If the customer chose a floppy diskette, block 96 is reached, wherein the PCS displays a message telling the customer to dock the PCS in a floppy diskette duplicator, such as duplicator 87 in FIG. 4. If the customer chose a CD ROM, block 99 is reached, wherein the PCS displays a message telling the customer to dock the PCS in a CD ROM duplicator 87A, again shown in FIG. 4. In either case, the PCS provides the appropriate instructions to the duplicator in which the PCS has been docked. Then, the duplicator furnishes the information, on the medium desired, which is preferably a computer-readable data cassette.
As an alternate approach, the PCS can be equipped with its own duplicating equipment, such as a floppy disc drive, generally indicated by block 98 in FIG. 1. In this case, block 102 in FIG. 5 is reached, which indicates that the PCS itself provides a copy of the information, on the media desired.
As yet another alternate approach, the retail establishment may make the information publicly available, as through an on-line service, or through the INTERNET. Customers may contact the address, using a micro-computer, and download the information. However, the actual procedures for downloading the information may be complex: the customer is required to dial a telephone number, log in to a system, and then fetch a particular file of product information, among thousands of such files.
To simplify the procedures, the PCS can contain a small printer, such as those used in cash registers, indicated by block 107 in FIG. 1. The PCS can print out the necessary information, such as telephone number, log-in procedure, file name and location, and instructions for downloading the file. This procedure is indicated by block 109 in FIG. 5. Or the printing procedures described above can be undertaken.
Alternately, the PCS can deliver a floppy diskette to the customer, which contains material sufficient to retrieve the information. The customer, at a later time, loads the floppy diskette into a computer. Programming contained on the floppy diskette automatically contacts a remote storage system, as through a telephone link, and retrieves information about the product.
FIG. 7 is a flow chart illustrating logic undertaken by this form of the invention, and also steps executed by a customer. Block 200 indicates that the PCS delivers a diskette to the customer. As indicated by block 200, and block 204, associated with diskette 203, the diskette contains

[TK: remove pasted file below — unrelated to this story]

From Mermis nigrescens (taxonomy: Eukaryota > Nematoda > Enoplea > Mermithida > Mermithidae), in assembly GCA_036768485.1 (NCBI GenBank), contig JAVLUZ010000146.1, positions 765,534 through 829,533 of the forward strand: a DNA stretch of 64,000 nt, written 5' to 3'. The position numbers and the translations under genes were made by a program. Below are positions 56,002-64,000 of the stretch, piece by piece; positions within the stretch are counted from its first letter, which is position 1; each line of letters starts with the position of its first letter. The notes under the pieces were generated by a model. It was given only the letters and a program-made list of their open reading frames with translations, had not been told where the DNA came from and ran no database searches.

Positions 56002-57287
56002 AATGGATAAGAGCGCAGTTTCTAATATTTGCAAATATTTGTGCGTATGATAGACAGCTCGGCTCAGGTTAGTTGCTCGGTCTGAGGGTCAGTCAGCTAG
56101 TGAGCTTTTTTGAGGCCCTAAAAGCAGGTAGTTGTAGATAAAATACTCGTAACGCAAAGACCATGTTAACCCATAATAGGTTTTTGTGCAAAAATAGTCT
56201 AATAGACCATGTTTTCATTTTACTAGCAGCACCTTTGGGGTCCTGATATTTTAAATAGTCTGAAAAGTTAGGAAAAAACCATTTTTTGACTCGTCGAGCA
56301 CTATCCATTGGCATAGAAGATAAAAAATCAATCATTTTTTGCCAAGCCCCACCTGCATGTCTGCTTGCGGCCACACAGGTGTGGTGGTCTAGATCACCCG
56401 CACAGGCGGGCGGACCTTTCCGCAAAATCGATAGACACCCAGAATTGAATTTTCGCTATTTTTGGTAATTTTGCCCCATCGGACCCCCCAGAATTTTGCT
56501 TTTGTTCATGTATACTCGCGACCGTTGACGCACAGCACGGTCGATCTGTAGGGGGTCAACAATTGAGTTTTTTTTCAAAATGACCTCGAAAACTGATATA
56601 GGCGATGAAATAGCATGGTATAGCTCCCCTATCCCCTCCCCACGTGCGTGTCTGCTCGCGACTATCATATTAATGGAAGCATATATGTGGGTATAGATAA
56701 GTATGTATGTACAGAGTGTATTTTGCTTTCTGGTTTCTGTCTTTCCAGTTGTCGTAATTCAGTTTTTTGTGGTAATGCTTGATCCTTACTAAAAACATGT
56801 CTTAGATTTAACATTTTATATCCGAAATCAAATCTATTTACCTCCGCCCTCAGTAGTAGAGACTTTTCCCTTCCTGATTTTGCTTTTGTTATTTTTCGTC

(1) a record which identifies the product scanned,
(2) data needed to contact the remote storage system, such as telephone numbers, log-in codes, and passwords, and
(3) computer programs.
The customer departs the mercantile establishment with the floppy diskette. To use the diskette, the programming contained in it must be launched. Preferably, this launching process involves a minimal amount of participation by the customer.
As one example of a simplified launching procedure, assume that the computer runs the operating system "DOS," available from Microsoft Corporation, located in Redmond, Wash. Assume also that the floppy diskette is of the "bootable" type, and contains a file (e.g., "AUTOEXEC.BAT") which tells "DOS" which programs to launch upon booting, as indicated by the "OPTIONAL" symbol in block 204.
In this example, the customer places the floppy diskette into a disc drive, and then powers up the computer. The operating system, DOS, recognizes the bootable diskette, boots up the system as indicated in block 205, reads the file, and launches the programs identified therein, as indicated in block 210.
These programs, using passwords and telephone numbers contained on the floppy diskette, dial up the remote storage facility and log in, as indicated by block 215. Then, using the record of the product identified, which is contained on the floppy diskette, the programs interrogate the storage facility, and retrieve files containing information which describes the product. The programs display this information on the display of the computer.
Preferably, these processes are undertaken with little, or no, involvement of the customer. That is, the processes just described required that the customer know nothing about the storage facility, such as its telephone number, the passwords required to log into it, nor the identity of the product in question. All of that information was supplied by the PCS, on the floppy diskette.